HAMLET – John Shortridge was born in Carlisle, England in 1818. In 1836, he and his family immigrated to America, originally settling in Rhode Island. In 1847, he moved to Rockingham with his family and began working in a textile mill.
In March of 1865, near the end of the Civil War, Union forces destroyed the mill. Shortridge was not detoured, however; he saw this as an opportunity to start a business. He moved a few miles east of Rockingham and opened his own mill, a woolen and saw mill located on the banks of Marks Creek. This stood where Hamlet City Lake is today. The mill was known as Shortridge Mill.
In 1873, during a conversation with Laughlin McKinnon, Champ Terry, and Thomas J. Steele, Shortridge mentioned that in England, a small cluster of houses is referred to as a “hamlet.” And thus, the town of Hamlet was born.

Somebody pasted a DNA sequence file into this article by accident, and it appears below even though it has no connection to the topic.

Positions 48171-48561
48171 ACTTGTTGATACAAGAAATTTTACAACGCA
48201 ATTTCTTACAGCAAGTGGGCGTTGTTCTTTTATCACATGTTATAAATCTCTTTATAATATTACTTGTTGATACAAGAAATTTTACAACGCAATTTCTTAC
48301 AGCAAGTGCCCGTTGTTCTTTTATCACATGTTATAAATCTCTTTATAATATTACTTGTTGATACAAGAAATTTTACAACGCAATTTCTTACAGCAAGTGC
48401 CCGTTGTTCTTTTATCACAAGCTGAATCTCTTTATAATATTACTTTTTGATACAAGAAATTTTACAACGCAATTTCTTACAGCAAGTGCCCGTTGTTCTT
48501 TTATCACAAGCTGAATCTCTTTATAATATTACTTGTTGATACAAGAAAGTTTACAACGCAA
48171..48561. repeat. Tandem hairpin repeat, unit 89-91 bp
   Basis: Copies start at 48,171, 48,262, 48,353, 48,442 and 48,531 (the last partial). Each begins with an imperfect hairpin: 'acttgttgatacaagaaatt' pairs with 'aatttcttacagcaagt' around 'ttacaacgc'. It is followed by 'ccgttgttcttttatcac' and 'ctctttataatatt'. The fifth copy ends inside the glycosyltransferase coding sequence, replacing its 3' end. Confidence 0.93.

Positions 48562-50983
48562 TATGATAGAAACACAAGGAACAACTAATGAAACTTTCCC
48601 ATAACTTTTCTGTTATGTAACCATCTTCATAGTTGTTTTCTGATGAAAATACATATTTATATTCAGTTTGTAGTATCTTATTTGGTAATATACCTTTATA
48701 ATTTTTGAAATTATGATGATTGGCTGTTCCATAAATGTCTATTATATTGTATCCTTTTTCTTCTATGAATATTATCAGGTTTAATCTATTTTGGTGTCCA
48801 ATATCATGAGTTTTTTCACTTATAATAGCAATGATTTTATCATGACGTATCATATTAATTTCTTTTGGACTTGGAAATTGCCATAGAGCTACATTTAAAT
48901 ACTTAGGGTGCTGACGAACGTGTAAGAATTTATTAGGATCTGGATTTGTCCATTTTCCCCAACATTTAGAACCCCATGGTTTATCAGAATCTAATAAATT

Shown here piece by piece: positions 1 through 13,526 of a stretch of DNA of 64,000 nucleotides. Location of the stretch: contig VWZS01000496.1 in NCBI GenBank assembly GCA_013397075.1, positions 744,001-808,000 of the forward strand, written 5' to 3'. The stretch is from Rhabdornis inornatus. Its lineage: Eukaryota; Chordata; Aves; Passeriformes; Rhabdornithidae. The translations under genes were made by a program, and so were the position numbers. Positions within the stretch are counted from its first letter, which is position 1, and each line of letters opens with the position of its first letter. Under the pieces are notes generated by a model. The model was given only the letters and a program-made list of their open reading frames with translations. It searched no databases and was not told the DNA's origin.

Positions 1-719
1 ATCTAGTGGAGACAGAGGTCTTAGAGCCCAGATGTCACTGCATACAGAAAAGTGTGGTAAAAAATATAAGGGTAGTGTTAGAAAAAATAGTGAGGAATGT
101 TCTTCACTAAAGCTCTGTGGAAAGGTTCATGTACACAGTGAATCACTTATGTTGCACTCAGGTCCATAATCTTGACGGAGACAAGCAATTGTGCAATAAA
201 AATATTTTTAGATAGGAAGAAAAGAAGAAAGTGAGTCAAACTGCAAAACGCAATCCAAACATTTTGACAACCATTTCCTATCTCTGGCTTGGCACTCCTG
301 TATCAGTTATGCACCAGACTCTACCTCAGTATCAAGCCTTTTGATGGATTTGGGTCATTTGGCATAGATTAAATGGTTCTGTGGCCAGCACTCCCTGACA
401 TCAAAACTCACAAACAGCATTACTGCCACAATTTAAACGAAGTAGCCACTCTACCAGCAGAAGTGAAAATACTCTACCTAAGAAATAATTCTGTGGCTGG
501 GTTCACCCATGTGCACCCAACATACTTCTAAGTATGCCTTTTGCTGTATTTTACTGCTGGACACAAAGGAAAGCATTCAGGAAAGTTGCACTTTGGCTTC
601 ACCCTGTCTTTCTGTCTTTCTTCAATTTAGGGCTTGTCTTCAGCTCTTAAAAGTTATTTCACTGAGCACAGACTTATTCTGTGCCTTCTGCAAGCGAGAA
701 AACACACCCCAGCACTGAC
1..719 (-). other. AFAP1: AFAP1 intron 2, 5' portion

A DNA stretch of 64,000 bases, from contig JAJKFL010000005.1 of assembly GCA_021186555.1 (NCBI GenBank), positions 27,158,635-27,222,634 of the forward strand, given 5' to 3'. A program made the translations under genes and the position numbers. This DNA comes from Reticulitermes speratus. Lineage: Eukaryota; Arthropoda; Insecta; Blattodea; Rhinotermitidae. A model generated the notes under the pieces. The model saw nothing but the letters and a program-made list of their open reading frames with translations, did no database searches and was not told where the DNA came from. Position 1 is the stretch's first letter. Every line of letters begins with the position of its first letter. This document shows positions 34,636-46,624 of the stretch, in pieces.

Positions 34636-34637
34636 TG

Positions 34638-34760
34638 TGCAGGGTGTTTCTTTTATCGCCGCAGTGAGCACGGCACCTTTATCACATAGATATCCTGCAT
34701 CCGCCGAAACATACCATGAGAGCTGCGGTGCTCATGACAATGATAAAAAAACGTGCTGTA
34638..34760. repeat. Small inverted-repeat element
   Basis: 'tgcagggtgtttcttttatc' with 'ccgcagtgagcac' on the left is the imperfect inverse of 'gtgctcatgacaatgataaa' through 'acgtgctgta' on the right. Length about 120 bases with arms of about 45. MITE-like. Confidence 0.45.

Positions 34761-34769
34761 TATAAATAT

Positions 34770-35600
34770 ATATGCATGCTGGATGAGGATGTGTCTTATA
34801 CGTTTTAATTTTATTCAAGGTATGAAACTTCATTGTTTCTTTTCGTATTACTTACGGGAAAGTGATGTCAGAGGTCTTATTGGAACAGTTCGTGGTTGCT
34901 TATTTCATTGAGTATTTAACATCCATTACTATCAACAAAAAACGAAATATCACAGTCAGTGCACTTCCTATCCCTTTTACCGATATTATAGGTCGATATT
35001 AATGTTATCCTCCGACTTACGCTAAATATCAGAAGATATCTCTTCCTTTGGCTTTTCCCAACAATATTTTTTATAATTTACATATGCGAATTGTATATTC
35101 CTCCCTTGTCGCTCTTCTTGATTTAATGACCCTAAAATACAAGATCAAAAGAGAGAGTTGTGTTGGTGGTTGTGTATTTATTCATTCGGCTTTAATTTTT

To christen the name, Shortridge, Terry, and Steele planted a sycamore tree in town. The tree was located near where the McLaurin Center stands today, what was then known as Bridges’ Triangle.
Shortridge saw a need for rail service in the area and began working with railroads to lay tracks in Hamlet. Shortridge was correct and his efforts proved to play an important role in the development of the town; in 1876 the Raleigh & Augusta Railroad began to lay tracks throughout Hamlet.
Hamlet grew as rail workers moved into town and businesses prospered as trains brought hungry and weary travelers all the way from New York and Florida. The town of Hamlet was incorporated in 1897.
Shortridge, unfortunately, was unable to see the thriving town that resulted from his vision; he passed away in 1882 at the age of 64, having left numerous contributions to what was to become our beloved town of Hamlet.
Shortridge was originally buried beside his wife in Rockingham, but his decedents later thought it more proper to have him in the town that he founded, so he and his wife were moved to Mary Love Cemetery and this is where they lie today.